Something that struck me the other day is that you will only know me as the person I am now, and will be in the future. You won’t know me the way your mom knew me, nor will you know me the way my mom knows me. And that’s OK, but I think it is important if you know more about who I was when I was young.
I grew up in a few different places. First, there was the little red house in Reynoldsburg where your Uncle Jordan and I lived with your Grandpa Rauch and Grandma (GM) Whitt. We had a lot of woods in our back yard where we would play with the neighborhood kids, and a church softball field where we would play baseball. I remember we would use big rocks as bases because the church would remove the bases when they weren’t being used. My two best friends were Eric Fryer and Trent Spangler. Trent’s grandpa had a baseball field named after him in Reynoldsburg, and Eric and I played baseball together for a few years, and he went on to play a little in the pros.
I also liked playing Nintendo, lining up Matchbox cars with your uncle Jordan and racing them from one side of the table to the next to see which was fastest, and watching football with your grandpa Rauch.
We moved to Hollywood, Florida after my mom and dad got divorced when I was about 9 or 10. I remember being angry about it for a long time, but as I grew up and saw how much happier each of them turned out with where their lives would go, I came to understand things a lot better. We moved to a city named Coral Springs, and it was more baseball and hanging out with my friends Zach Weiner, Johnny McPherson, and some kids around the neighborhood. We would rollerblade, play basketball at the park, listen to alternative music and wear Airwalk shirts and wallets with chains. I was a skater kid who could barely skate, but it was fun for me.
Also in Florida, your Grandpa Whitt came along and married your grandma. This was a big change for everyone, and I think I had a hard time with it for awhile because of the initial divorce. But I liked your grandpa Whitt and I knew your grandma liked him, and we eventually became friends. He ended up being one of, if not the most important people in my life. He showed me what it means to work hard and not accept things if they don’t fall in your favor. I hope he and I both can teach you those same things.
I came back to Ohio after a few years and moved to Gahanna where your Whitt family lived (and mostly still live). Around this time, your grandpa Rauch and grandma Anissa got married. Seemed like everyone was having babies, and your aunts and uncles (Tyler Paige, Mauri, Rese) all came about in those next few years. I think it was a unique thing to be the age I was and have all these new brothers and sisters in my life.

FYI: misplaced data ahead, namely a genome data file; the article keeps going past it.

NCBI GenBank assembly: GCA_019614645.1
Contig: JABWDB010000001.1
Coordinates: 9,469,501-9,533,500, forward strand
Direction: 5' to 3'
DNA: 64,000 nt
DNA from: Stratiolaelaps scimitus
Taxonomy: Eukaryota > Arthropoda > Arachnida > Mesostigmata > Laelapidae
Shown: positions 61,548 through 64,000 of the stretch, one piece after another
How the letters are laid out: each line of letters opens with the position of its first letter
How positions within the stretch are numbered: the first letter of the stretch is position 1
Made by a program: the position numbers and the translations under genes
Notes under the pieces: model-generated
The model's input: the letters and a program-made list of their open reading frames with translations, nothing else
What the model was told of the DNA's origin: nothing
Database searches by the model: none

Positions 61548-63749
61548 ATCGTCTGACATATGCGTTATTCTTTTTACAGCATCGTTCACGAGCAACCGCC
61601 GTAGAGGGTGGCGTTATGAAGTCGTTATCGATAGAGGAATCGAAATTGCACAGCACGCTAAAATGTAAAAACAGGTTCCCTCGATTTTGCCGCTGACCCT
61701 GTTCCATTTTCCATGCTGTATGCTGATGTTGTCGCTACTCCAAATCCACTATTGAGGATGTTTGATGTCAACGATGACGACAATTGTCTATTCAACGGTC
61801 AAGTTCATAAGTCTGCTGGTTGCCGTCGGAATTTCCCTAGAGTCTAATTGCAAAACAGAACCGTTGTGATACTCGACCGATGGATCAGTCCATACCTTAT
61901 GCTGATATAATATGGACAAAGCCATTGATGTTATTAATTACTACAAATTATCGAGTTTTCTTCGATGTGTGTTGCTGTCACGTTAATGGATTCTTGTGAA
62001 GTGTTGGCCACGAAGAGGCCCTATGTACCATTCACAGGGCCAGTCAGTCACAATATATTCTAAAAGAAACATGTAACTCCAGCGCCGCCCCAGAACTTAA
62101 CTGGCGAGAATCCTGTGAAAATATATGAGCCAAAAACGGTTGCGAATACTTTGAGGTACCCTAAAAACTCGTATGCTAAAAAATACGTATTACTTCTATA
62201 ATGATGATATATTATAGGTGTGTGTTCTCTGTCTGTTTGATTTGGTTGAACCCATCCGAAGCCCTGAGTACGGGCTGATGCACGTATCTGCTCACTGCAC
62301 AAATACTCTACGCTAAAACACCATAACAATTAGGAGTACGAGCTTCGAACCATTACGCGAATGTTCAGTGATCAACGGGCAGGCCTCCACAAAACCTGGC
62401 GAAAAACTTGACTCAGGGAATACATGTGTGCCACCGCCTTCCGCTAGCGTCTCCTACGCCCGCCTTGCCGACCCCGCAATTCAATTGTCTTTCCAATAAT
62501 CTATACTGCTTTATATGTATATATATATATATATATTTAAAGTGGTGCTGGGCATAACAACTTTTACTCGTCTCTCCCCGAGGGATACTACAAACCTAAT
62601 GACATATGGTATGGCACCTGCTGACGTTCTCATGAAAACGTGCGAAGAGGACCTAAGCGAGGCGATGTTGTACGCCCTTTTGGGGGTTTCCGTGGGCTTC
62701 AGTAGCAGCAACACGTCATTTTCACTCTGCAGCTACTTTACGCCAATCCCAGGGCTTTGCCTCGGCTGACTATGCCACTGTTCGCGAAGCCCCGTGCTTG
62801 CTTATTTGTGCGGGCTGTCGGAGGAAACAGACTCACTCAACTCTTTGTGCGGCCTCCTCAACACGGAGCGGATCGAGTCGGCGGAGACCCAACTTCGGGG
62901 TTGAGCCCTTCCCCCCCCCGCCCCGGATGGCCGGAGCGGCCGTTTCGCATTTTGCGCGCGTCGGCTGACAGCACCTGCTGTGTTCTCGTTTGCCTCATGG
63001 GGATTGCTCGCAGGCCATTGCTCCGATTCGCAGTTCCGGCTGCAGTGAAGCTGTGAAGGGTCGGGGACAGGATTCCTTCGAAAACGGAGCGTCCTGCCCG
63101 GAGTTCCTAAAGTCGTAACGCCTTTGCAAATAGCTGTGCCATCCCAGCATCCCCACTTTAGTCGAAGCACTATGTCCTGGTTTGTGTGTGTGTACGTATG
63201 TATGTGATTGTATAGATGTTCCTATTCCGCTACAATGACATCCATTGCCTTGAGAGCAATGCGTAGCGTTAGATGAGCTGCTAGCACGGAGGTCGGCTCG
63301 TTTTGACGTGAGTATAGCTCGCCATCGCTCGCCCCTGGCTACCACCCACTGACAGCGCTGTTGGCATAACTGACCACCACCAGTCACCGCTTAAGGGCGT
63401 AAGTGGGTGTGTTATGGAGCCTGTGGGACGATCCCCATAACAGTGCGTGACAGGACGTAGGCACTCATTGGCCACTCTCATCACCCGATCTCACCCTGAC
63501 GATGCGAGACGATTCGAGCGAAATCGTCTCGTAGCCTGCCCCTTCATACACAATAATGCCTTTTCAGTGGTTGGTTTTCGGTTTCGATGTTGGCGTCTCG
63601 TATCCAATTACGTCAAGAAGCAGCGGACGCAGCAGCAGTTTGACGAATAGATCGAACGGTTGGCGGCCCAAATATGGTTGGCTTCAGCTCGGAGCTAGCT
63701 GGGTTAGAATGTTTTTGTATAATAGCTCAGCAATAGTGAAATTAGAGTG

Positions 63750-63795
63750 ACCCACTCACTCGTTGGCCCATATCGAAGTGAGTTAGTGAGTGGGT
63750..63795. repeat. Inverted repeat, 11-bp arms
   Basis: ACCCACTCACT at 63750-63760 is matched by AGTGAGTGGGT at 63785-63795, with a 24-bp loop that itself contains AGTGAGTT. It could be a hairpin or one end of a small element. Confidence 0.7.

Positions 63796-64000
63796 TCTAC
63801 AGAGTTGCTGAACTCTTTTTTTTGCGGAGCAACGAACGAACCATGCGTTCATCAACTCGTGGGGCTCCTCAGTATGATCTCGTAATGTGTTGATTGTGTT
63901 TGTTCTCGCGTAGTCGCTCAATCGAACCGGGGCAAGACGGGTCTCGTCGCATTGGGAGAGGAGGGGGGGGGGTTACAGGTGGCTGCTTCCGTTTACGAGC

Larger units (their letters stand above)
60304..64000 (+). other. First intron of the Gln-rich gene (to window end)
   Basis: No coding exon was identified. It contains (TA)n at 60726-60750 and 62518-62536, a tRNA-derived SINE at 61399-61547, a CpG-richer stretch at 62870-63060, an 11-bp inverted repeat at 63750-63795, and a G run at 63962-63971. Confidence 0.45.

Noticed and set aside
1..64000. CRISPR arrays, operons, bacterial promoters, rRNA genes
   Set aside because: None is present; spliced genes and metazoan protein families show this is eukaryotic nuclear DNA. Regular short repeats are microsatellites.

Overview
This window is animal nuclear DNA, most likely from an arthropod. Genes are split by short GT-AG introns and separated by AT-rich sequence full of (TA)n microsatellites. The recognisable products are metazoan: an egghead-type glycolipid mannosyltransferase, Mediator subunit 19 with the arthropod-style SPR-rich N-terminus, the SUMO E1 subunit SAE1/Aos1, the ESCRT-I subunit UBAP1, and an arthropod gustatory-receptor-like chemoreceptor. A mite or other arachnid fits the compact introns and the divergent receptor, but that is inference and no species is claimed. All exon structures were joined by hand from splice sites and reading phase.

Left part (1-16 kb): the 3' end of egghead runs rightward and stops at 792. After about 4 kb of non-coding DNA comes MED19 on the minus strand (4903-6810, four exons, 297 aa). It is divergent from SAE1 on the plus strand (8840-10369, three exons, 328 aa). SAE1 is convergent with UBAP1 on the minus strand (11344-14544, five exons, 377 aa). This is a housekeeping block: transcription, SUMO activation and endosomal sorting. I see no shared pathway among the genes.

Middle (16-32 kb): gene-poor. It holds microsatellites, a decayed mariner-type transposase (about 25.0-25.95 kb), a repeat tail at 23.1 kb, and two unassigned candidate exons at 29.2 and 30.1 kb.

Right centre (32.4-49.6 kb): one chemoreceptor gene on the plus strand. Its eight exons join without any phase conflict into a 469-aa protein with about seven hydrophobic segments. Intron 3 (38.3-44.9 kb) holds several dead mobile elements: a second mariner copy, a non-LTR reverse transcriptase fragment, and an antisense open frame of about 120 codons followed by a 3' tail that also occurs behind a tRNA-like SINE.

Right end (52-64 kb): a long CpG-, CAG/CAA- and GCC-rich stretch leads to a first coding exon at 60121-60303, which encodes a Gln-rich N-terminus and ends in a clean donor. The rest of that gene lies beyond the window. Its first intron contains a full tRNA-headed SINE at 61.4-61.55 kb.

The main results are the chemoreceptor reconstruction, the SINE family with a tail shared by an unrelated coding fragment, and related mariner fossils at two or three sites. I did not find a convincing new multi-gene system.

Baseball (again) was where I found my place, and between that and just meeting people in school, I made my group of friends. Middle school was a lot of fun. I would meet up with friends before school and play 2-on-2 basketball in my buddy’s driveway before walking to school. I learned to play saxophone, which led me to teach myself guitar.
High school was another fun time. I started playing golf and was on the golf and baseball team all four years of high school. My best friends were James Rice and Chris Nighland. They both played baseball and golf too, and we would hang out on the weekends. Chris lived with his grandparents who had a lot of woods in their backyard, and we took four-wheelers out to a campsite we made and camped out every warm weekend we could. We had parties out there, and I got into a little bit of trouble a few times, but mostly we just wanted to hang out and have fun.
I had a lot of jobs, too, when I was in high school. Your grandpa Whitt thought it was important for me to work hard, and I think that it helped me grow a lot and taught me responsibility. Some of my jobs (I probably can’t remember all of them) included carpet cleaner, bus boy, Abercrombie stock room worker, Gap salesperson, fence builder with your grandpa Rauch, Abercrombie warehouse worker, Uno Pizza cook, Lowes garden center worker (like, two times before I quit), and maybe some other ones in there. Some jobs I liked, and some I hated, but I always showed up and worked hard, and tried to keep a happy face while I worked. I learned a lot about a lot of different jobs, but more importantly, I learned how to work with a lot of different kinds of people.
As I grew up, I found that the most important things to me were friends, sports, and family. I learned that my parents cared about me, and when they wanted me to work or wanted me to get straight A’s in school (sometimes I did, sometimes I didn’t), it was because they were trying to show me how to be successful in the “real-world.” I know that I will expect a lot of the same things from you as you get older, but I promise that I will only push you because I believe in you, and I will only expect from you what I know you’re capable of.
I had a lot of fun growing up. I had many crazy adventures and did some things that I look back on and think, “what was I thinking?!?” I took some chances, and was smart enough to say no to other things that I knew were not good for me. I hope to share with you as much of those stories as you’ll hopefully want to hear someday, and I hope that you share with me all of the fun and adventures that you’re sure to have as you grow up.
Right now, you’re only 4 months old, and there is so much adventure ahead of you. The most important thing I’d ask of you as you grow up is to have fun, be confident in yourself, and keep your mom and I as involved in your life as possible. We will be your biggest supporters for the rest of our lives!
Love your biggest fan,